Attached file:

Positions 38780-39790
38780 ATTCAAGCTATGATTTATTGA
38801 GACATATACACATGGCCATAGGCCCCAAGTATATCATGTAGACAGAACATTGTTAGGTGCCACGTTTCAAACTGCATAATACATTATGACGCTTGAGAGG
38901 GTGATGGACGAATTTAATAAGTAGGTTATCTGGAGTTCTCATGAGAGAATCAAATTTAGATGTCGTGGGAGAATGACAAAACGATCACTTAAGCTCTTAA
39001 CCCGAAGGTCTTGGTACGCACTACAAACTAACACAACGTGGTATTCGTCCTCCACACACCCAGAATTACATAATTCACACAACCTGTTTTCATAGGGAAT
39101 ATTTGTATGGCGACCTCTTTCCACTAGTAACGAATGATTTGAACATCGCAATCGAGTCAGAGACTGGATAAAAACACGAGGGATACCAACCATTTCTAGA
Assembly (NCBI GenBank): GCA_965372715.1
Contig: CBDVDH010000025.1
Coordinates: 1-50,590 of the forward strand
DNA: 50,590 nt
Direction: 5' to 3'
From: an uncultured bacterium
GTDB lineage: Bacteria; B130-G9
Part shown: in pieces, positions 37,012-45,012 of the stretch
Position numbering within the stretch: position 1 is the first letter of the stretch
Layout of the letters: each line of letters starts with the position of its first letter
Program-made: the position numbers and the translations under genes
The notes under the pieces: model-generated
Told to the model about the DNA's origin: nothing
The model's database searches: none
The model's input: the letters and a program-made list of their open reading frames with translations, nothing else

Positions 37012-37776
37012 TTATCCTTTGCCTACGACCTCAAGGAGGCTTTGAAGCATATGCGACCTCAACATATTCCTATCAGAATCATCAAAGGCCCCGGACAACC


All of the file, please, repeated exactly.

Positions 38780-39790
38780 ATTCAAGCTATGATTTATTGA
38801 GACATATACACATGGCCATAGGCCCCAAGTATATCATGTAGACAGAACATTGTTAGGTGCCACGTTTCAAACTGCATAATACATTATGACGCTTGAGAGG
38901 GTGATGGACGAATTTAATAAGTAGGTTATCTGGAGTTCTCATGAGAGAATCAAATTTAGATGTCGTGGGAGAATGACAAAACGATCACTTAAGCTCTTAA
39001 CCCGAAGGTCTTGGTACGCACTACAAACTAACACAACGTGGTATTCGTCCTCCACACACCCAGAATTACATAATTCACACAACCTGTTTTCATAGGGAAT
39101 ATTTGTATGGCGACCTCTTTCCACTAGTAACGAATGATTTGAACATCGCAATCGAGTCAGAGACTGGATAAAAACACGAGGGATACCAACCATTTCTAGA
Assembly (NCBI GenBank): GCA_965372715.1
Contig: CBDVDH010000025.1
Coordinates: 1-50,590 of the forward strand
DNA: 50,590 nt
Direction: 5' to 3'
From: an uncultured bacterium
GTDB lineage: Bacteria; B130-G9
Part shown: in pieces, positions 37,012-45,012 of the stretch
Position numbering within the stretch: position 1 is the first letter of the stretch
Layout of the letters: each line of letters starts with the position of its first letter
Program-made: the position numbers and the translations under genes
The notes under the pieces: model-generated
Told to the model about the DNA's origin: nothing
The model's database searches: none
The model's input: the letters and a program-made list of their open reading frames with translations, nothing else

Positions 37012-37776
37012 TTATCCTTTGCCTACGACCTCAAGGAGGCTTTGAAGCATATGCGACCTCAACATATTCCTATCAGAATCATCAAAGGCCCCGGACAACC